How to survive a cat attack

Bears… no prob, some snakes and the occational po’d beaver I can handle, but let say you and 3 other buddys were hiking and run into a cat. No not fluffy, but some hungry LARGE cat.

(Lets assume the amno you bought was the wrong type for you gun)

I assume that you have no chance of outrunning, climbing, jumping such a beast (though you may outrun your hiking companion which may be all that is needed), what is the plan? The way I suggested is that the hiking party form a semicircle and ‘appear’ to be attacking the cat (allowing an obvious escape route for the cat) but I’m not sure that everyone was on board, nor was I sure that this was the correct way to go.

I heard about a guy who survived a tiger attack by forcing his arm down its throat and choking it to death. He was mauled pretty badly, but he lived and the tiger died. Pretty tough.

You mean as in Mountain Lion/Cougar? :confused:

Both would qualify (as long as it wasn’t named Fluffy).

We have quite a few mountain cats in the hills 'round these parts and we were always taught to quietly and slowly back away. It worked for me the time I had to do do it.

That’s not very exciting though, is it?

Here’s a website on cougar safety:

While I question the advisability of throwing rocks at a cougar that is not actually attacking you (I’ve heard of cases where an attack was triggered by someone throwing rocks at the cat) I agree you should not run away. I know of at least two cases where people were injured out here when they ran from a cougar. This was not because it chased them–it was because they lost their footing on steep mountain trails and fell into a ravine.

More info on cougar attacks:

I have seen bears, cougars, mountain lions, wild boars, deer, mules, countless snakes, alligators, etc. all while hiking and backpacking. I’ve rarely had any trouble from the fauna around me, but just in case, I carry a 6’8" hardwood walking stick with me. The ground end of the stick is sleeved in steel (to prevent it from wearing away as I use it). The whole piece of wood weighs about 10 pounds. I have some training in the use of a quarterstaff and in the use of polearms (woot! go SCA!).

Anything, even a person, that tries to jump me is gonna get whacked hard. Really hard. A lot.

Only once have I had to use that stick as a weapon, but I NEVER go anywhere with big predators without it.

Same animal. It has many names. They won’t generally attack you when you are facing them. Matter of fact, you’ll likely never see one until it has pounced and is gnawing on you. IF they attack at all, which is very very rare. it it is just sitting there, looking at you, face it, and move away, keepin an eye on it, more or less as DiosaBellissima has said… Don’t run or panic.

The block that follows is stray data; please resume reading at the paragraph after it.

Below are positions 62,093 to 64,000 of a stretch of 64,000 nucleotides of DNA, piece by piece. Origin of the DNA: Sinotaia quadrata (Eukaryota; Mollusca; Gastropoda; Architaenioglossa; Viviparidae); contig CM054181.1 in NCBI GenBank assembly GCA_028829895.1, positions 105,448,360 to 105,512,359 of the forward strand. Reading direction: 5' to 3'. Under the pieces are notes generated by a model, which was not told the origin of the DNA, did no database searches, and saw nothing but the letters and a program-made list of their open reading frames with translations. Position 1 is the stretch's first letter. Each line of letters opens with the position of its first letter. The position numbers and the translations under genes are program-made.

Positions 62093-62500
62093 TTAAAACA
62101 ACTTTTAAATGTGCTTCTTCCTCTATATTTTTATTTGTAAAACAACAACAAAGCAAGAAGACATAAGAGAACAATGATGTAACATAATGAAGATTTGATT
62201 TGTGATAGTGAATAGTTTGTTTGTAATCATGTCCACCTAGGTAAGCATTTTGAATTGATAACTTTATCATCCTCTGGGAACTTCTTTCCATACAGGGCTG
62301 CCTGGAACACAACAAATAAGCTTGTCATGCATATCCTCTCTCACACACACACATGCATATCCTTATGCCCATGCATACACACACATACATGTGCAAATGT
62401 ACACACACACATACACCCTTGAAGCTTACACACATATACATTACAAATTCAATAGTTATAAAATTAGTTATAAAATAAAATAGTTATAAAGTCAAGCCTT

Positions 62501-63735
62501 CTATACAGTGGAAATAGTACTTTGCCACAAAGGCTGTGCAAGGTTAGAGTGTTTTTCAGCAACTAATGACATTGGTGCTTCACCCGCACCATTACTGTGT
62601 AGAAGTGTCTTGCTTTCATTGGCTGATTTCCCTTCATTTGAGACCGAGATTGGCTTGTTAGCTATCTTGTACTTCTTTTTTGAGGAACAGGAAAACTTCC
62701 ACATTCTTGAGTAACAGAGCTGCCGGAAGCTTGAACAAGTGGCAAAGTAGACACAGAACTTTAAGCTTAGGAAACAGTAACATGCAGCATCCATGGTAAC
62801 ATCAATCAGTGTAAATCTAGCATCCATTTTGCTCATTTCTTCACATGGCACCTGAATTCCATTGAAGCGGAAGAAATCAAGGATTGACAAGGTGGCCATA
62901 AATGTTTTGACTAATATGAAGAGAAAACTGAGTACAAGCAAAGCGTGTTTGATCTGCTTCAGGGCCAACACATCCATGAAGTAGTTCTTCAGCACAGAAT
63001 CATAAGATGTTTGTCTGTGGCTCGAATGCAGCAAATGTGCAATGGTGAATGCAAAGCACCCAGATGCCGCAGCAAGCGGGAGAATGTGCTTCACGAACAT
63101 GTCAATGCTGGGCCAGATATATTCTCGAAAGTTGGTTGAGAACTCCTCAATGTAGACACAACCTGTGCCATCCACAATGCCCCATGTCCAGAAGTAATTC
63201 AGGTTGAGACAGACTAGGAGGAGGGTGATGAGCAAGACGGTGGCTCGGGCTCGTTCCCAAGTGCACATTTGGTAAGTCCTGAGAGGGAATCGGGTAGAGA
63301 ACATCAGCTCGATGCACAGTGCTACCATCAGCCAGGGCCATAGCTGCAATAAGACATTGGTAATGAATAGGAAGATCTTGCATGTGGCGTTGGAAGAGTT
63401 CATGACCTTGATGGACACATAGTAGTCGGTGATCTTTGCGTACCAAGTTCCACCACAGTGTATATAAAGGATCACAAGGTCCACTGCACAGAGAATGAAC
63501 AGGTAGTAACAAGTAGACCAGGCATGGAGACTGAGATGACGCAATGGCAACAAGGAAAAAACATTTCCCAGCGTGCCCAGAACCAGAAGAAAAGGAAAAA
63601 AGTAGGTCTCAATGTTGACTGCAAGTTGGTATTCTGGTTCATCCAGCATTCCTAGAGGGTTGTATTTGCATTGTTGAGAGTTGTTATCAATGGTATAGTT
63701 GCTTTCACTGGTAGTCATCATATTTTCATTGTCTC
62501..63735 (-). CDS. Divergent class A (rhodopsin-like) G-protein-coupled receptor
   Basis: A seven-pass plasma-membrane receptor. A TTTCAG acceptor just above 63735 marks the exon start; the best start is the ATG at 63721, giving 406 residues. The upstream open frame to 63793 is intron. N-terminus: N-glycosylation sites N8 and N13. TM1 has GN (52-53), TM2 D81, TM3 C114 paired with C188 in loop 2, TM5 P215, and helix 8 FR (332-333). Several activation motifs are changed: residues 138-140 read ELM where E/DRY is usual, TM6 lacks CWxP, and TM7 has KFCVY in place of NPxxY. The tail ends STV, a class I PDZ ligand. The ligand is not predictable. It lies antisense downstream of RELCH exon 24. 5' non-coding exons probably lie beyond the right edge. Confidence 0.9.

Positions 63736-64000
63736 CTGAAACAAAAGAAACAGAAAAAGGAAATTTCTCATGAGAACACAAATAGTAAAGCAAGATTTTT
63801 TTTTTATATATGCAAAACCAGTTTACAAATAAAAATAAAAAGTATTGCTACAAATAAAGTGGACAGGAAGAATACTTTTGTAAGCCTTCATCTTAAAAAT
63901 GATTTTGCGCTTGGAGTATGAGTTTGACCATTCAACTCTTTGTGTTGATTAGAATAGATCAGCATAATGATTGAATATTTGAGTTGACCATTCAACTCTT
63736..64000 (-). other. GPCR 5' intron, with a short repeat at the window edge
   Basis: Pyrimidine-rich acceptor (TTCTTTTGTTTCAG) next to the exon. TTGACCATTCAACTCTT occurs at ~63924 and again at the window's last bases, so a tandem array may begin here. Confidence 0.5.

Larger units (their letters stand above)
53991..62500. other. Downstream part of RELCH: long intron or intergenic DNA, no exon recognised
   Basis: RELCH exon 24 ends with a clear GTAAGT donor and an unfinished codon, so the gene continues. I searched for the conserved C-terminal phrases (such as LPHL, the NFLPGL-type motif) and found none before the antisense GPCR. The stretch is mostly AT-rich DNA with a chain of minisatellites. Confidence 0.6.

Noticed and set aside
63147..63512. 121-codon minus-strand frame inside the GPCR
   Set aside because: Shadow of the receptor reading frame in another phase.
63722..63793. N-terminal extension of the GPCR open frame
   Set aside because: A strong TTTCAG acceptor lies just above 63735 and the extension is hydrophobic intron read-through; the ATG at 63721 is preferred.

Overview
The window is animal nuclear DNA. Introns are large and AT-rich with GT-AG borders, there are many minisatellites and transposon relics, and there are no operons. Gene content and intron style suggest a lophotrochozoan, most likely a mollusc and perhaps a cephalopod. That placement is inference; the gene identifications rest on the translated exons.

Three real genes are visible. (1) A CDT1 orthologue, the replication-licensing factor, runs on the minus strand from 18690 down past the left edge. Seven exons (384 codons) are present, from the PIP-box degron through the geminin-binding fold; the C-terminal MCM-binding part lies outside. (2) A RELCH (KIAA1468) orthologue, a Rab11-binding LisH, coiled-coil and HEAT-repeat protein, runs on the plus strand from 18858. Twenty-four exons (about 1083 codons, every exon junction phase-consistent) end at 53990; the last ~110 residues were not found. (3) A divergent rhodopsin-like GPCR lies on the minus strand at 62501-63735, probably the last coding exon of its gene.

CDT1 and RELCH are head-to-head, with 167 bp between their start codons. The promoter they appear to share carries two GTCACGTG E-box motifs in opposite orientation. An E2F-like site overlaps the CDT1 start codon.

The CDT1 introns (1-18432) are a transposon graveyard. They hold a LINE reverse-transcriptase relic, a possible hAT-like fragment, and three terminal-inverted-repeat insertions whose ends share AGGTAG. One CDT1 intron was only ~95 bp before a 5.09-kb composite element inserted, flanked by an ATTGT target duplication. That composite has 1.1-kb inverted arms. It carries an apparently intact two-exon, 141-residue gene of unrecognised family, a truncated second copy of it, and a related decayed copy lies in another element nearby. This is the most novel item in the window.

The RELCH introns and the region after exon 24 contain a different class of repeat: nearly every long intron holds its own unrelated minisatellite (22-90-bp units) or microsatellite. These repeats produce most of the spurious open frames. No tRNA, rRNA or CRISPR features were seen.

So, in reality, you’ll never have a chance to use any tactic to “fend off” a cougar that hasn’t attacked yet. If they were going to attack- they already have.

Snowboarder Bo- indeed- with a good stick like that, you could give a cougar a hard time- but in most cougar atatcks it will have punced and be eating you before you know it’s there. However, yes, a good solid staff like that is a good defence in some circumstances. I have used one to get rid of an agressive rattlesnake.

No problem. If they’re already on me I have knife. And not some pansy-ass-4-inch knife either, I mean a real Crocodile Dundee KNIFE. Had some training in CQB too. (Note: when traversing a forested swamp area I highly recommend keeping a machete in your hand at all times. Not all snakes are on the ground, eh.)

They say cologne or perfume works.

Scatter a bag of catnip that you brought for just that occasion. It works on big cats, too.

I hike in the mountains all the time. I carry bear spray . Carrying a stick can’t hurt.

It is a last resort if you are going to be attacked. It has been known to be successfully used to halt mountain lion attacks.

I’m not sure, but I don’t think it is true that you won’t see a cat before it attacks you if you are moving.

Any cat likes to observe it’s prey and creep up on it. Deer grazing are a favorite target.

I don’t think that anyone has much chance once a lion is on you. It has a powerful mouth full of teeth and four fistfulls of daggers with which to disembowel you. Play with your housecat and see what it does with it’s back legs.

Bottom line: Take bear spray with you in lion country.

And like DiosaBellissima says, back away slowly.

Do not run!

      • One thing I have read is that big cats generally don’t like to attack you when you are looking at them–they wait until you turn your back, then they jump on your back and grab your neck in their mouth. Some people in S Asian countries wear dark caps with two white spots on the back, because the spots look like eyes and have been found to discourage leopard attacks. -Not totally prevent attacks, mind you, but it’s something.
  • Yea but then, you’d have to be carrying the catnip around to have it on you, and they’d trail you just by that…
  • There was a story like this just in the last couple weeks. From India or somewhere. I looked around for it and couldn’t find it (I saw a link on another web forum somewhere…) And I don’t believe a word of it, especially since the guy attacked was “a grandfather” IIRC, which might mean 45 yrs old, but still. The only way possible is if the tiger had no claws or teeth and was DYING OF OLD AGE as it attacked.